There is no “I” and “them.” Truly, honestly.

The happiness of another is my happiness. The suffering of another is my suffering.

There is no separation.

For millions and millions of people growing around the planet, the problems of the world are their problems; the happiness others find as we collectively realize a more just, compassionate, and sustainable world is their happiness.

It is the most profound and meaningful happiness one could possibly experience.

You can’t buy that kind of happiness at a store. You can’t get it from beating the last level of a video game. It doesn’t come out of the end of a pipe or at the bottom of a bottle.

It doesn’t come from watching sports. It doesn’t come from how you dress or what kind of car you drive. It doesn’t come from getting a college degree or from getting a fatter paycheck.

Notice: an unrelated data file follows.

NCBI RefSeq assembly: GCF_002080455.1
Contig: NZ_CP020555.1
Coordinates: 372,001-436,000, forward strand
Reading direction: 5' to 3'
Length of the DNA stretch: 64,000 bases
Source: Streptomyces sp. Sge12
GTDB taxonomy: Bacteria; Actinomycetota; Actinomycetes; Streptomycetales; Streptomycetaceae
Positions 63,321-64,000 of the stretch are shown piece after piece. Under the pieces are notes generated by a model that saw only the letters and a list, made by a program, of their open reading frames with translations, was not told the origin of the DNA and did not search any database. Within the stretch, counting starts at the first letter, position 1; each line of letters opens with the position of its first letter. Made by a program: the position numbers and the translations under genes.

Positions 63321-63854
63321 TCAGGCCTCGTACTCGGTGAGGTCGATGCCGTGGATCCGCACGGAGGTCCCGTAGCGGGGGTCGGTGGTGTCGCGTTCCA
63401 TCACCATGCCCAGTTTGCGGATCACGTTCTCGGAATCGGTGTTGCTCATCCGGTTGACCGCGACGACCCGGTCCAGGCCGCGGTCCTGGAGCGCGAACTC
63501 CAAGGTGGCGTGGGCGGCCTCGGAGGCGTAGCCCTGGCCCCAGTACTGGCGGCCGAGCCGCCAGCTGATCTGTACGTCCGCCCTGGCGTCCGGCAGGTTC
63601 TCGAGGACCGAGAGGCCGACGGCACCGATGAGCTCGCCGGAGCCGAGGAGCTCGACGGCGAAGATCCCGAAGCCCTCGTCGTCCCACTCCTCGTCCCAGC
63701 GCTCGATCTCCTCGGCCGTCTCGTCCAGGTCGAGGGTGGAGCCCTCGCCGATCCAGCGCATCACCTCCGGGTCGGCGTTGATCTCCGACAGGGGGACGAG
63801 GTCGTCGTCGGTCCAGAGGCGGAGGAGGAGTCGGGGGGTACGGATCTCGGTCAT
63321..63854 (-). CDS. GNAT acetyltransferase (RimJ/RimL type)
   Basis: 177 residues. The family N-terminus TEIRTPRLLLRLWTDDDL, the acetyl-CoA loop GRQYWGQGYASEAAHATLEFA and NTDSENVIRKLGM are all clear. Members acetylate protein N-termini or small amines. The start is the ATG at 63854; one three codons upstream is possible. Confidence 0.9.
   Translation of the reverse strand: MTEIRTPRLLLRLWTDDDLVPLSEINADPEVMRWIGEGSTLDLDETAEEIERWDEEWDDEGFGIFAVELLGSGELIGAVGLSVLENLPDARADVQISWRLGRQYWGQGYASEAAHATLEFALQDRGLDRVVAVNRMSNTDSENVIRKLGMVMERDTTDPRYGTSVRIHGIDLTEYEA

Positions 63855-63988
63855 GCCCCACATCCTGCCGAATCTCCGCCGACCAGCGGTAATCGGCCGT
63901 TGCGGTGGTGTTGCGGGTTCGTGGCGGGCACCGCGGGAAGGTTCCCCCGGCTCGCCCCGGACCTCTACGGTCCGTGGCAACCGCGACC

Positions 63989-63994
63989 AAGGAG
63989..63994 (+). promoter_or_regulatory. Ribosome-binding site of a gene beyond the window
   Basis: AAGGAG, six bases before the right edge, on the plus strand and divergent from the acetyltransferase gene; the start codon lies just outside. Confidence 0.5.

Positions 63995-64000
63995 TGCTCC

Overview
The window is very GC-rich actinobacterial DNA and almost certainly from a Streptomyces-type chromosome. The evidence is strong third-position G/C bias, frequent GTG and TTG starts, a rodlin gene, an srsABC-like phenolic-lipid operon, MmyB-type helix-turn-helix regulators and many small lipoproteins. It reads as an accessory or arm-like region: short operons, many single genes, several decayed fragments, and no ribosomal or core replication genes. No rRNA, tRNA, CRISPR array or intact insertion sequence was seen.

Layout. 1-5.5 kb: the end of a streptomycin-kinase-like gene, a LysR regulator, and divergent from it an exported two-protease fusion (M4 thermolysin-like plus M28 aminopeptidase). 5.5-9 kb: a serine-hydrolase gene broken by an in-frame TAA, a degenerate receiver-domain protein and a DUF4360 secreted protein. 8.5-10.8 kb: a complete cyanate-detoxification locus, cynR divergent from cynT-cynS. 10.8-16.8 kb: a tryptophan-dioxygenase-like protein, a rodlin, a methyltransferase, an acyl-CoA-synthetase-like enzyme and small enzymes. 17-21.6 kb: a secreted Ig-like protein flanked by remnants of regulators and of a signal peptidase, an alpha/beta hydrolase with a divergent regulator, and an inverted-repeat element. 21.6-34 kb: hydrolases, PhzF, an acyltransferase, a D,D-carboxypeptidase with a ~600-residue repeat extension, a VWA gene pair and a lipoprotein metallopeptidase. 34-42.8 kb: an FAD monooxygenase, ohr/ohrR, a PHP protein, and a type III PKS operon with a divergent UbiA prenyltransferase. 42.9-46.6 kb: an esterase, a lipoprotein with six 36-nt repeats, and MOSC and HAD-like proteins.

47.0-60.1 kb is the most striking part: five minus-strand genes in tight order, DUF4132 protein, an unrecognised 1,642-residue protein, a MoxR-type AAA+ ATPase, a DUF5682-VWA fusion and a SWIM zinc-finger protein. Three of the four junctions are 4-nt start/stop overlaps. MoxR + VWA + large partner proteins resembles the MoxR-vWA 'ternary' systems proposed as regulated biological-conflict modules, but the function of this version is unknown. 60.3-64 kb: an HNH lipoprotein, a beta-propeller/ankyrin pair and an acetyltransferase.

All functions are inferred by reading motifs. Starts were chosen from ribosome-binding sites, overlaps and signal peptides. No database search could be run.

It comes directly from the final and profound realization that there truly is no “self” and there is no “other.” We are inter-connected with everything.”

To paraphrase Shunryu Suzuki:

If the world did not exist, I could not exist.
If I do not exist, then nothing exists.

Scientifically, this is true, but our culture makes it hard to appreciate.

But it is what Martin Luther King saw; it is what Gandhi saw. It is what every person that works to change the world in some way experiences – not in words, but in conviction.

It is this realization, how ever it might be described (it has been described in hundreds of ways) that gave every inspirational person in our history the personal, spiritual power to face the most impossible odds and to succeed.

To quote from a documentary that I saw recently, it is what “Martin Luther King called ‘Love in Action’, and Gandhi called ‘Soul Force’; what Velcrow Ripper is calling ‘Fierce Light.’”